In order to reach this Gleneagles commitment, France would need to increase ODA to sub-Saharan Africa from €2.234 billion ($3.111 billion) in 2004 to €5.939 billion ($8.271 billion) in 2010. As a percentage of GNI, this is the largest commitment amongst the G7 (0.3%), and the second highest in volume terms (after the US).
Statement from head of state
‘Europe will meet the 0.7% target in 2015. This is a major political choice, it’s a unanimous political choice and I ask the countries here today which aren’t from the European continent to understand that, given our social, economic, financial and political difficulties, this choice is a fundamental one.’
PRESIDENT NICOLAS SARKOZY NOVEMBER 2008, SPEAKING AT THE DOHA FINANCING FOR DEVELOPMENT CONFERENCE AS PRESIDENT OF THE EU
France’s development assistance to sub-Saharan Africa grew substantially in 2009 with an increase of €853 million ($1.19 billion). This was a welcome change after last year’s decrease, and greater than what was projected in the French budget. It was not enough, however, to put France on track to deliver its Gleneagles commitments. French budget documents indicate that 2010 ODA will be lower than what was reported to the DAC for 2009. Based on these figures, ONE estimates that France’s ODA to sub-Saharan Africa in 2010 will fall by €448 million ($624 million), meaning that it will meet 25% of the increases it promised at Gleneagles. This projection is based on the most recent budget data available. France's ODA in 2010 may ultimately be higher than projected if IMF contributions remain high and if France continues to channel its ODA through loans rather than grants.
France must be commended for its ambitious Gleneagles commitment, which was the largest of the G7 as a proportion of GNI and the second largest in volume, and which focused a higher proportion of resources on sub-Saharan Africa than the rest of the EU. Although France’s commitments will extend beyond 2010, with a goal of reaching 0.7% ODA/GNI in 2015, it has no budget increases planned until at least 2012.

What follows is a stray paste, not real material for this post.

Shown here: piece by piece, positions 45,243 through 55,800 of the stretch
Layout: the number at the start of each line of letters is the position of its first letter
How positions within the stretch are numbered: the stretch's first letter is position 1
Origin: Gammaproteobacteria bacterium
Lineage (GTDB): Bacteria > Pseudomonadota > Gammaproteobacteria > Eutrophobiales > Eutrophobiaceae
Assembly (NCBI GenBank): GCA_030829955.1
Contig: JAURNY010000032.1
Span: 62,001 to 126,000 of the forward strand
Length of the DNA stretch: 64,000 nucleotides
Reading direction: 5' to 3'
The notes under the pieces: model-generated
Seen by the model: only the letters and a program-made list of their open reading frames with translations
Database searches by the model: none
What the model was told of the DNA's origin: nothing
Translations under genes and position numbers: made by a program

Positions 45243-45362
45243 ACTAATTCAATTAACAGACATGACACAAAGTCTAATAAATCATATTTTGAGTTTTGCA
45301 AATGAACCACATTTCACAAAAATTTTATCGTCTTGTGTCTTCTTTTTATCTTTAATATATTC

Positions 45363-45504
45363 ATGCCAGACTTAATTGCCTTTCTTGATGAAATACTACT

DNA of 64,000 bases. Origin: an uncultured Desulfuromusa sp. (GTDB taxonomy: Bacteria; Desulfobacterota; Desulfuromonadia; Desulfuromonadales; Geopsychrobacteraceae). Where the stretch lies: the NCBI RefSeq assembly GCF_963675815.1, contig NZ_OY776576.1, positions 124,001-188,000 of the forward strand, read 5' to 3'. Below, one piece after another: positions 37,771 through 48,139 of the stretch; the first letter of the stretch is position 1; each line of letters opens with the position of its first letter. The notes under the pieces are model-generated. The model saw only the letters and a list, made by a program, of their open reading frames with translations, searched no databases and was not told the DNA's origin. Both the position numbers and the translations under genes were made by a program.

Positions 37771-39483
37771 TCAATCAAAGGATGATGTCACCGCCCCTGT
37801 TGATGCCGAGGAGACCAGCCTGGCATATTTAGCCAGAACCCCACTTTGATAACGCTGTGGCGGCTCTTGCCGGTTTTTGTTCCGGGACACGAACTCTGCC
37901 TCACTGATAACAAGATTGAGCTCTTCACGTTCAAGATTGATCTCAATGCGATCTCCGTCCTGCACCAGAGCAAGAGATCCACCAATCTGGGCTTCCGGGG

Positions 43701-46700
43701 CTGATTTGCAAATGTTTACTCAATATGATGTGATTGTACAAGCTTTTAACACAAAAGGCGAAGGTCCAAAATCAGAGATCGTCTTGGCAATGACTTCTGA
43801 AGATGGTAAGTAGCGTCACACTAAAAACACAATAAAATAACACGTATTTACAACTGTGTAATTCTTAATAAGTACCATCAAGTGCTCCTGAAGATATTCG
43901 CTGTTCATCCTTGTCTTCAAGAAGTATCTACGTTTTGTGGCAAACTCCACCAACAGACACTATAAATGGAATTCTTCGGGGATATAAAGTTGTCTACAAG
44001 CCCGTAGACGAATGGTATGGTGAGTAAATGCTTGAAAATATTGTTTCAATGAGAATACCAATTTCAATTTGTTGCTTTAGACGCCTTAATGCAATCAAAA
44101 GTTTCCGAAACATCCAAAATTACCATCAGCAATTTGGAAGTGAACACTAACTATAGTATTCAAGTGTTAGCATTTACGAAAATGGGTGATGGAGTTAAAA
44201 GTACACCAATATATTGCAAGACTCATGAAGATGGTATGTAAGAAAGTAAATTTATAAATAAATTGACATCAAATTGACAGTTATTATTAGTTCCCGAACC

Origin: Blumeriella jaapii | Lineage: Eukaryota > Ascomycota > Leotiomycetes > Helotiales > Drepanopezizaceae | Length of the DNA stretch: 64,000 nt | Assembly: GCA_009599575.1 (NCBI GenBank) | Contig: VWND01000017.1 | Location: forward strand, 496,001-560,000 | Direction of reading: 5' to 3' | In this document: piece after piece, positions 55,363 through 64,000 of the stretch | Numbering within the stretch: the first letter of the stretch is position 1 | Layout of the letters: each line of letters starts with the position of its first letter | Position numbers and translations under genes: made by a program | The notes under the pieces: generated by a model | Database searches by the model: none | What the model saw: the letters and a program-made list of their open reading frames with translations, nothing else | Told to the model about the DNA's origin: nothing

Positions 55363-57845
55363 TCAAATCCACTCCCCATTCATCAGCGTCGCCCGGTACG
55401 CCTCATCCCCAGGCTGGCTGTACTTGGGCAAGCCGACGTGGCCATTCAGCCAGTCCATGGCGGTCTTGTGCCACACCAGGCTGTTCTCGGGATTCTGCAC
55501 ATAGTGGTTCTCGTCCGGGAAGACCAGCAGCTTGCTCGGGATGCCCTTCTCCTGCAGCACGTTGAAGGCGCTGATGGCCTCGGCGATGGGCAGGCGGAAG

France remains one of the core donors to the Global Fund to Fight AIDS, Tuberculosis and Malaria. In addition, its increase in health commitments to sub-Saharan Africa in 2008 was driven largely by increased investment in health systems. Support for primary education has grown consistently since 2005, and assistance for sub-Saharan Africa accounted for 59% of global primary education commitments in 2008. However, France is not on track to meet its commitments to cancel debt to the world’s poorest countries (and may even be exacerbating debt portfolios by focusing assistance on loans rather than grants), and like the rest of the G8 is failing to deliver on its commitment to 'make trade work for Africa'.
France is a country with deep links to the African continent and 2010, the 50th anniversary of the independence of most former African colonies from France, is a potent year for the country to take dynamic action to bolster its credibility on the continent. The France–Africa summit from 31 May to 1 June, is a key moment for such action to be taken.
With current ODA levels at 0.43% of GNI (0.46% when including bilateral debt relief), it would not seem impossible for France to meet its European commitment of 0.51% in global ODA by 2010. But current budget plans suggest that both global ODA and ODA to Africa will fall this year. Emergency efforts are required to reverse this. Establishing a clear timetable for meeting France’s ODA commitment to Africa would be a fitting way to mark this historic year.
The France–Africa summit is also an important moment to reflect on the quality of France’s relationship with Africa in broader policy terms. France should take this opportunity to adopt a clear plan to ensure that all its policies towards Africa are focused on the single clear goal of poverty reduction.
Looking further ahead, in 2011 France, as chair of the G8 and G20, has a critical role to play. President Sarkozy should make clear as soon as possible that he will make the achievement of the MDGs, especially in Africa, a central theme of these summits.
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